Treasury has confirmed the start date for new legislation making 65 and 66 year olds eligible to use the non-concessional contributions (NCC) bring-forward provisions.
The department informed the SMSF Association a day after the legislation received royal assent the measure does apply to the current financial year, that is, from 1 July 2020 onwards as first intended.
According to SuperGuardian education manager Tim Miller, it means any person who was 65 or 66 years of age on 1 July 2020 has access to these bring-forward provisions.
The SMSF Association provided further clarification as to the compliance implications of the now-established implementation date of the measure.
“In this regard, an individual aged 66 who makes a $300,000 NCC today under the bring-forward rule would not breach the NCC cap (subject to their TSB (total super balance) and assuming no other NCC contributions have been made in 2020/21),” the association noted.
The delay in passing the bill had caused great angst throughout the sector with regard to its commencement date due to some details of the bill that potentially were in conflict with the nominated 1 July 2020 intended execution.
“It had always been discussed, and accepted by all, that the changes to the law will be applicable from 1 July 2020. This is based on the drafting of the bill stating an application date of 1 July 2020 in schedule 1, paragraph 2,” SuperConcepts SMSF technical specialist Anthony Cullen said.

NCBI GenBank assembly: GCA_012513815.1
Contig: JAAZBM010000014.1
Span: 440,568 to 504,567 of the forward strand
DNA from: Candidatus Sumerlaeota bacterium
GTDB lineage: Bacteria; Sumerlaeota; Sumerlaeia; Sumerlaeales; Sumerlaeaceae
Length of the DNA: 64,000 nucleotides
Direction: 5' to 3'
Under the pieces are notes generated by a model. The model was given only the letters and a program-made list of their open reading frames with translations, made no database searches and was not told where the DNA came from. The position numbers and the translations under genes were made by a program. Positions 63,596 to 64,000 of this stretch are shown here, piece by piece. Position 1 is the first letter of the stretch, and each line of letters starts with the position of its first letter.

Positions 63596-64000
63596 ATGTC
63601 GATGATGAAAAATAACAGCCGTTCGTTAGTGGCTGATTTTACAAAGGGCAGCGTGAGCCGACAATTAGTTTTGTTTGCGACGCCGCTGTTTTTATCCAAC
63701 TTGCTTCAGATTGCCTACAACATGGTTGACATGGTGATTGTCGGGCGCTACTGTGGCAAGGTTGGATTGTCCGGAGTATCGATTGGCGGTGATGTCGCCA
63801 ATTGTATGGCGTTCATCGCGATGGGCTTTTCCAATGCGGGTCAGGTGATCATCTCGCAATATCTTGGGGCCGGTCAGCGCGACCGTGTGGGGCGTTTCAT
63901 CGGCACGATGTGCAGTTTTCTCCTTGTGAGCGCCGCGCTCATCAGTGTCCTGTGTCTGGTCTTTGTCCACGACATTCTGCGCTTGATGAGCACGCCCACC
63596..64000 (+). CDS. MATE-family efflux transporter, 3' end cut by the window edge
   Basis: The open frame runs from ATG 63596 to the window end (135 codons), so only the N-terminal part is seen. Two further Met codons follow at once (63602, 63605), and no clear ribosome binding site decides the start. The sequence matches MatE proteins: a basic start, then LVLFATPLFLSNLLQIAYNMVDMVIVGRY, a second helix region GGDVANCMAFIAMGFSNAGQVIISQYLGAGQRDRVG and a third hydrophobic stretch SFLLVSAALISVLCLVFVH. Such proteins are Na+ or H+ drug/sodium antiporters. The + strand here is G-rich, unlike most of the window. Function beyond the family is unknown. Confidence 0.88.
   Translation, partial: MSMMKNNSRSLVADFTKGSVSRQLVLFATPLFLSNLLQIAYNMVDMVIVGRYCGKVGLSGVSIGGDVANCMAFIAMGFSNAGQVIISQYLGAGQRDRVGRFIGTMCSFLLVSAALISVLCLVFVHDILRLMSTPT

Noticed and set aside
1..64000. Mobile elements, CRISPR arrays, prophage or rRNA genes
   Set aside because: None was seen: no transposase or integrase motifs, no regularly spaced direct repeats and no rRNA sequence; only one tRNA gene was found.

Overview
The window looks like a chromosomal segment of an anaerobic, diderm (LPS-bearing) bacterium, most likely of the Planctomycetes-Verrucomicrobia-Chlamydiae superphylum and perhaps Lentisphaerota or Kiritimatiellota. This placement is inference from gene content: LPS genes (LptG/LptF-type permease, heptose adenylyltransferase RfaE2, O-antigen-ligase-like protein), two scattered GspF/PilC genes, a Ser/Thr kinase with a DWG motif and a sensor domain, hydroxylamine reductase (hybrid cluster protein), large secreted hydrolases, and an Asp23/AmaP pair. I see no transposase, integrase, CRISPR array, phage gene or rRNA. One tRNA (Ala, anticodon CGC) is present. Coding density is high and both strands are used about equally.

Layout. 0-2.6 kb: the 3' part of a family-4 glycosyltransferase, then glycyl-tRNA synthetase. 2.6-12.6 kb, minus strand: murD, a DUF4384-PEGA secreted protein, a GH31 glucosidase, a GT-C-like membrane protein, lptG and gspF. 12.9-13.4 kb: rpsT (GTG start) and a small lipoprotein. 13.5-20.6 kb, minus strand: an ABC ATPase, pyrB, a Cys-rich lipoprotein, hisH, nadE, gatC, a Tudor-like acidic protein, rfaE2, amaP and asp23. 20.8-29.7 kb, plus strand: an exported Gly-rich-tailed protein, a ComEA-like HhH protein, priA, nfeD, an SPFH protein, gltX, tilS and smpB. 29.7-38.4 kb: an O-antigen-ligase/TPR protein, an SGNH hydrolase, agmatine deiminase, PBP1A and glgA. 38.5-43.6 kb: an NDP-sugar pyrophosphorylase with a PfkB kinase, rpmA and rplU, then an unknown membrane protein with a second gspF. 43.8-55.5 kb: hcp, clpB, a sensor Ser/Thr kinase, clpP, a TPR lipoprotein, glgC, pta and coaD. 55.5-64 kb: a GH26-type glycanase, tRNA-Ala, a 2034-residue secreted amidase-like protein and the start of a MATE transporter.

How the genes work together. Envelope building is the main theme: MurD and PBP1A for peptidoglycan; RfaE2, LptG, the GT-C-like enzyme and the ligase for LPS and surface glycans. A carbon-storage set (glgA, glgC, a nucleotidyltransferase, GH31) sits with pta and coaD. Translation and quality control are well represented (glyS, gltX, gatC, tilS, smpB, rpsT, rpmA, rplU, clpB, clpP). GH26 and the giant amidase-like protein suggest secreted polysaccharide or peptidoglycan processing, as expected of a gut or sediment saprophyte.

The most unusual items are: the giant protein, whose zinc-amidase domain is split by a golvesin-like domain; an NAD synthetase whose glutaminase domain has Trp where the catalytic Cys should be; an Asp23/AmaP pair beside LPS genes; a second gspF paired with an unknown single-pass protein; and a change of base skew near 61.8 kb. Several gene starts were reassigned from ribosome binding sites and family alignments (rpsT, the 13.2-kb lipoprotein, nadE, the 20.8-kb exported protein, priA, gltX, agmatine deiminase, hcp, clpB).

“There is a nuance in the bill, however, that also states at paragraph 2 (Commencement), that commencement is ‘the first 1 January, 1 April, 1 July or 1 October to occur after the day the act receives royal assent’. Given royal assent has only just occurred, this would mean 1 July 2021.”
According to Cullen, regardless of when the measure commenced, SMSF members still have a decision to make as to when they choose to use it.
“It is worth considering whether triggering the bring-forward rule should occur this financial year or next (or even later). Triggering the bring-forward rule this year will lock a member into the thresholds and caps as they currently are. Subject to their total super balance, this could potentially be up to three years of contributions equalling $300,000. Whereas, next financial year, this could be as much as $330,000,” he said.
“Before deciding, you will need to have a reasonable idea as to what your TSB will be as at 30 June 2021. The last thing you want to do is hold out, only to find you have exceeded a threshold that limits your ability to make further contributions.”
This piece of legislation had been causing uncertainty over contribution strategies for individuals in this age bracket.